[Human Rights] HRC / 22nd Session; General debate country situations
Austria fully aligns herself with the EU statement.
The Human Rights Council and its Special Procedures play a crucial role in addressing serious human rights situations throughout the world. Victims of abuse look to us for vindication of their grievances. We have a clear responsibility to respond to their calls. In this spirit, Austria wants to highlight a number of situations in three substantive areas that require the Council’s attention.
We are deeply concerned about the growing discrimination and the rising number of violent attacks against persons belonging to minorities, in particular religious minorities and their places of worship, in many parts of the world. Legal restrictions on the freedom of religion and belief are rising. We are especially concerned about the situation of the Baha’i in Iran, the Shi’a Hazara in Pakistan and violence against Christians in particular in the MENA region. We call on the governments of these countries to promote freedom of religion or belief, to ensure the protection of religious minorities and to advance an agenda of inter-religious dialogue and tolerance.
Austria also calls upon the Chinese authorities to ensure that the rights of all minorities – including Tibetans and Uyghurs - are respected, in full accordance with the rights and guarantees enshrined in the Chinese constitution. In this context, we are particularly alarmed by the rising number of self-immolations among Tibetans.
We are also concerned about the human rights situation and in particular about the situation of the Tamil minority in Sri Lanka. We call on the government to advance a process of accountability for human rights violations and of political reconciliation, by implementing the recommendations made in the LLRC report. In cases where countries persistently fail to investigate human rights violations it is the responsibility of the international community to instigate such investigations.
We also remain concerned about the continuing discrimination of the Rohingya in Myanmar, despite remarkable recent progress in other areas. We urge the Government of Myanmar to take action, to bring about an improvement in their situation and to protect all their human rights. We welcome the Government’s willingness to establish a country office of the High Commissioner as an important step forward to continue the way of political reform.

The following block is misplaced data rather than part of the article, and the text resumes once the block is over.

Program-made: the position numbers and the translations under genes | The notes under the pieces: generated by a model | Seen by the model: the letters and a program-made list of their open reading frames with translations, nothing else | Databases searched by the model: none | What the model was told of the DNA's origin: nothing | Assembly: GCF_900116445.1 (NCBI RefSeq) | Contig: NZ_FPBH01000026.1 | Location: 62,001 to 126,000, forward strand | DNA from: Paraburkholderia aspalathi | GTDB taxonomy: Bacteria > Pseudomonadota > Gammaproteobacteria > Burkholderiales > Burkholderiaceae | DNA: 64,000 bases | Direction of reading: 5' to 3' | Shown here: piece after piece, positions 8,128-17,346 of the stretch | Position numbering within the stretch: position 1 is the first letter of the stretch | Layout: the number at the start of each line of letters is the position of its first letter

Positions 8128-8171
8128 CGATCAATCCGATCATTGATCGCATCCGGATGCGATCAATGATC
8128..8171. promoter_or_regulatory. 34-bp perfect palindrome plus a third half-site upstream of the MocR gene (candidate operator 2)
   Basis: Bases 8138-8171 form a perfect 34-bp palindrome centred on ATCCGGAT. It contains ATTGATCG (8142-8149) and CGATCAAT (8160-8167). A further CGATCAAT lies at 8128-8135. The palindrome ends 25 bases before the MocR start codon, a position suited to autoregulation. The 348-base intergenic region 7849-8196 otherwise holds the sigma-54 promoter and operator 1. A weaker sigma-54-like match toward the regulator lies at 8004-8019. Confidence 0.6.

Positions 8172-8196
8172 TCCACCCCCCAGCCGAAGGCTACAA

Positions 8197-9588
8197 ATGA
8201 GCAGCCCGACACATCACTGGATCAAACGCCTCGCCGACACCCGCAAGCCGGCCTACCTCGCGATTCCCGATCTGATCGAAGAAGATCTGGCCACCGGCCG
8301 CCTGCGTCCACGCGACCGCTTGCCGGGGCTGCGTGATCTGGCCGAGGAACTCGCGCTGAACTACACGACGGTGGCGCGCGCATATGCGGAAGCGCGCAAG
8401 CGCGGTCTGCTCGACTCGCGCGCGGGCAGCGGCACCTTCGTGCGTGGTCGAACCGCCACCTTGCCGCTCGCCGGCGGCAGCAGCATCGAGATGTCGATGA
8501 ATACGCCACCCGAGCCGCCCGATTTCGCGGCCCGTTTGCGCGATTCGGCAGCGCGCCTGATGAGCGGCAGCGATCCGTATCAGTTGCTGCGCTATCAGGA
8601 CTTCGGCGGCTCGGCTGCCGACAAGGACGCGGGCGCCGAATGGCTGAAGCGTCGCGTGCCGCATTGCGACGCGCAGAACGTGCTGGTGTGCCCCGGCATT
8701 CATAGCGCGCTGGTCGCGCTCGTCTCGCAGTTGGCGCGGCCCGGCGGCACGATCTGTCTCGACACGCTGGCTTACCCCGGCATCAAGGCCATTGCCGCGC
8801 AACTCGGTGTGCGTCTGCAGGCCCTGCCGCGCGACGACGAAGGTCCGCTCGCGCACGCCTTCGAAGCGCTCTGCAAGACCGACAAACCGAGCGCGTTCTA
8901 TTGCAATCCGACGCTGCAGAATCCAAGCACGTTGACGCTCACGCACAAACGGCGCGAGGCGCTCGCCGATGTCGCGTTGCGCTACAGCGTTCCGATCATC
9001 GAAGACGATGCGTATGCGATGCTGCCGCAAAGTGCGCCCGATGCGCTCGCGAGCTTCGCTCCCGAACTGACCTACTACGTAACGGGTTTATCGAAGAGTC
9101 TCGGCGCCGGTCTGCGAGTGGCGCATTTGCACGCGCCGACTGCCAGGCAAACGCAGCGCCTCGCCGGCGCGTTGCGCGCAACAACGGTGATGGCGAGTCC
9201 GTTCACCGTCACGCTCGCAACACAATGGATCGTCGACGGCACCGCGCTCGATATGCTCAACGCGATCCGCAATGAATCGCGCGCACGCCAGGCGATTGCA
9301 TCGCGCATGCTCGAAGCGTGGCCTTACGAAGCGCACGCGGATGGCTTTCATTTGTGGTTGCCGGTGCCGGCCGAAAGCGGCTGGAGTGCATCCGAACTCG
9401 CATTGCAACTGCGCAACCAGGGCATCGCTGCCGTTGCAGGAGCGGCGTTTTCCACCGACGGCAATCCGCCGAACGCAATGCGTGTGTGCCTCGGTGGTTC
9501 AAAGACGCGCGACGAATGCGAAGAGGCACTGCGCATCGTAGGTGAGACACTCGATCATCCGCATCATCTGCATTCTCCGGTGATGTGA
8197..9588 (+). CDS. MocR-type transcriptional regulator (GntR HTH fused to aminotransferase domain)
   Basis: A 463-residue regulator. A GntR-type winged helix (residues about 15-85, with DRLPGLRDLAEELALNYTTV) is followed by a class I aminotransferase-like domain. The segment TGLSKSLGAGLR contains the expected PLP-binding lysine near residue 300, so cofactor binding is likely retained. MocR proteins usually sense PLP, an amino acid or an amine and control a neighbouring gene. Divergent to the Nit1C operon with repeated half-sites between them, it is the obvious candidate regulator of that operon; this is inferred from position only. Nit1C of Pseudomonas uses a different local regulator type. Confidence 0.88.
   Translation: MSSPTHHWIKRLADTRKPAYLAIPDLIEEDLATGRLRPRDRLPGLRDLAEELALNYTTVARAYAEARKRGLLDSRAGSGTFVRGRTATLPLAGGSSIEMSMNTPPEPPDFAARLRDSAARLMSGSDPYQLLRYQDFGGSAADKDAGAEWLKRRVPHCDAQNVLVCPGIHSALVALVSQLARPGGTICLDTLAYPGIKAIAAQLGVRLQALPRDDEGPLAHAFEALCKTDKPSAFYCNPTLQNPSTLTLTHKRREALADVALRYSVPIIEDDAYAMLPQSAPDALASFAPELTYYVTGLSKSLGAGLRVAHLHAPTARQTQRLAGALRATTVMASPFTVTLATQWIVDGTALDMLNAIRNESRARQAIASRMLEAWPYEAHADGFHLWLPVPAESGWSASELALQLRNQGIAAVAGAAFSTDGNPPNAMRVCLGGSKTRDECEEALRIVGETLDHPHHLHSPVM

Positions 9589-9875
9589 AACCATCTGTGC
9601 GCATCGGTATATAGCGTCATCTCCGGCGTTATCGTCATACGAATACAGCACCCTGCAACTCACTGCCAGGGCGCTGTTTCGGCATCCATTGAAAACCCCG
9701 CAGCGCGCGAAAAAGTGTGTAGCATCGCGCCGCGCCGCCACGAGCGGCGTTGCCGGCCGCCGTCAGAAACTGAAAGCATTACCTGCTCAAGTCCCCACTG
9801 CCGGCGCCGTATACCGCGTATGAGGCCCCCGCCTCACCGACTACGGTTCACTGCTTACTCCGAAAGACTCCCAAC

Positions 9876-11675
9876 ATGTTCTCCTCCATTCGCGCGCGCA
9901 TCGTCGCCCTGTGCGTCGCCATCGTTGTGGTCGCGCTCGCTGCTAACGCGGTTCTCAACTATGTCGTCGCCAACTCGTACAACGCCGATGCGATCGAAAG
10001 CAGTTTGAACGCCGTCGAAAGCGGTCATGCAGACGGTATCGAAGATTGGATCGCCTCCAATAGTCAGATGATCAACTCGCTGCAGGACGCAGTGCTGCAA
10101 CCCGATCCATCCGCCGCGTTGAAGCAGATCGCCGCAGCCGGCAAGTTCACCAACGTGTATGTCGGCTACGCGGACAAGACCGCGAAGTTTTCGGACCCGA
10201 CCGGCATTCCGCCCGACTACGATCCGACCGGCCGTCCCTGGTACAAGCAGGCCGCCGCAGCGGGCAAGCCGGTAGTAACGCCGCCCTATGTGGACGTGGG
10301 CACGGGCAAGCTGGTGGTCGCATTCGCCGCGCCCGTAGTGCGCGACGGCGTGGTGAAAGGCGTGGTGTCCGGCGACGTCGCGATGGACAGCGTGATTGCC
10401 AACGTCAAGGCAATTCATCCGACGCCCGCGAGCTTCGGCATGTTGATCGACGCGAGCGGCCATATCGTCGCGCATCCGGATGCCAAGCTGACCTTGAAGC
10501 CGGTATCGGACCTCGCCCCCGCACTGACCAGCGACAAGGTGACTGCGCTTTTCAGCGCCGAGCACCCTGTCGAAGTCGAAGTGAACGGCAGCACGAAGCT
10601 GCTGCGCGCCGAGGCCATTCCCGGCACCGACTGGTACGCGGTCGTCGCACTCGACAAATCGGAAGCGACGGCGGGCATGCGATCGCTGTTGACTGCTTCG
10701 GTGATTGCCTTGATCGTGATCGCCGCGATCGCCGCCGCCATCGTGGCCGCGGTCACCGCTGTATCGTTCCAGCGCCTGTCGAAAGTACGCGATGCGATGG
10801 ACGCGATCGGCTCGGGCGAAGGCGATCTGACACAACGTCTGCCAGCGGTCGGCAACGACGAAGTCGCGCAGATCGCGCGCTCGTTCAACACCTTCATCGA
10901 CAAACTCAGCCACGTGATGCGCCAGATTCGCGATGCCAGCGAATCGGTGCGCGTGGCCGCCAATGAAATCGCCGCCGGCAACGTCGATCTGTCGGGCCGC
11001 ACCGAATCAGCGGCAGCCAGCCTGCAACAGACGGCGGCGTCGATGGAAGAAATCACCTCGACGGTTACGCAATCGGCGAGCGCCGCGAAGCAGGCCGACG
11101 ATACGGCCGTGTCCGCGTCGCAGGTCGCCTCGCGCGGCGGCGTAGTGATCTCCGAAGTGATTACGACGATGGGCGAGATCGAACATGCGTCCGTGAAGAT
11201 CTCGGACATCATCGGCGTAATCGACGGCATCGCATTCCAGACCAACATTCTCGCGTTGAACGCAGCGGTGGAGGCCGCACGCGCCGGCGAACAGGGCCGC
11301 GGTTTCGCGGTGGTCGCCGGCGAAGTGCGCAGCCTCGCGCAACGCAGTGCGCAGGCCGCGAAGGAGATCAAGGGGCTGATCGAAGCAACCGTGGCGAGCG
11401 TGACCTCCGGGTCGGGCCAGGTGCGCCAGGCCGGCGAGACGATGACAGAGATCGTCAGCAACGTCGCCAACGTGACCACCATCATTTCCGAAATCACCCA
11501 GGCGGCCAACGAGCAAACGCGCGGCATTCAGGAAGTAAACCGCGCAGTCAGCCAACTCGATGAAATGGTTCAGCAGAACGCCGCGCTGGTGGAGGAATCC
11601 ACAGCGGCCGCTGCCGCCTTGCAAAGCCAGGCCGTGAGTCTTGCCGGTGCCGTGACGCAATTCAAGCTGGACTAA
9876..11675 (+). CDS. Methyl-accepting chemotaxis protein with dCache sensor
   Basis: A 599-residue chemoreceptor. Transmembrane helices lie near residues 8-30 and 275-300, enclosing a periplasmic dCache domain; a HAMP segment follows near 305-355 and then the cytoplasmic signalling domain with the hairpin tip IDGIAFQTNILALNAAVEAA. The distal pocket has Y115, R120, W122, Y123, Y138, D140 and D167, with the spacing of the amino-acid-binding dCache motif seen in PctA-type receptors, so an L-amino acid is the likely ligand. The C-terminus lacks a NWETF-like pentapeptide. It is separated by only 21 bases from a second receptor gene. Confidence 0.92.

Austria is furthermore concerned about the difficult situation of persons belonging to Roma, Sinti and Traveller communities in many countries throughout Europe. We call on all States to foster a climate of tolerance and dialogue and to improve the access of persons belonging to these minorities to public services such as education, health care and housing, as well as to advance their integration into the labour market.
Austria is highly alarmed by the increasing number of human rights violations against journalists. In many countries, journalists are directly targeted, harassed, detained and intimidated, especially for reporting on human rights violations, corruption and organized crime. The increase in targeted killings of journalists is of particular concern. In 2012 Syria, Somalia and Pakistan were among the most dangerous places for journalists in the world. We call on all governments to ensure a safe and enabling environment for journalists to perform their work independently and without any interference. Perpetrators must be held accountable.
Austria is also concerned about the imposition of the death penalty, in contravention of international human rights law. We particularly condemn the use of the death penalty for juvenile offenders, pregnant women, mentally disturbed persons and drug-related crimes.. Therefore, we condemn the repeated imposition of the death penalty on individuals that were minors at the time of their offence, both in Saudi Arabia and in Yemen, where over 20 juvenile offenders are on death row at the moment. Despite steps taken by Iran to abolish the imposition of the death penalty for juveniles, executions still continue. We are also seriously concerned about the Iranian practice of applying the death penalty for non-violent crimes and victimless offences. We also condemn other inhuman punishments like flogging, beheadings, amputations or stoning wherever they occur.
The death penalty and other forms of physical punishment are not only clear violations of international human rights law, they are also archaic, inhumane and do not have any preventive value. We therefore urge all countries to establish as a first step a moratorium on the use of the death penalty, leading to its final abolition. .
I thank you.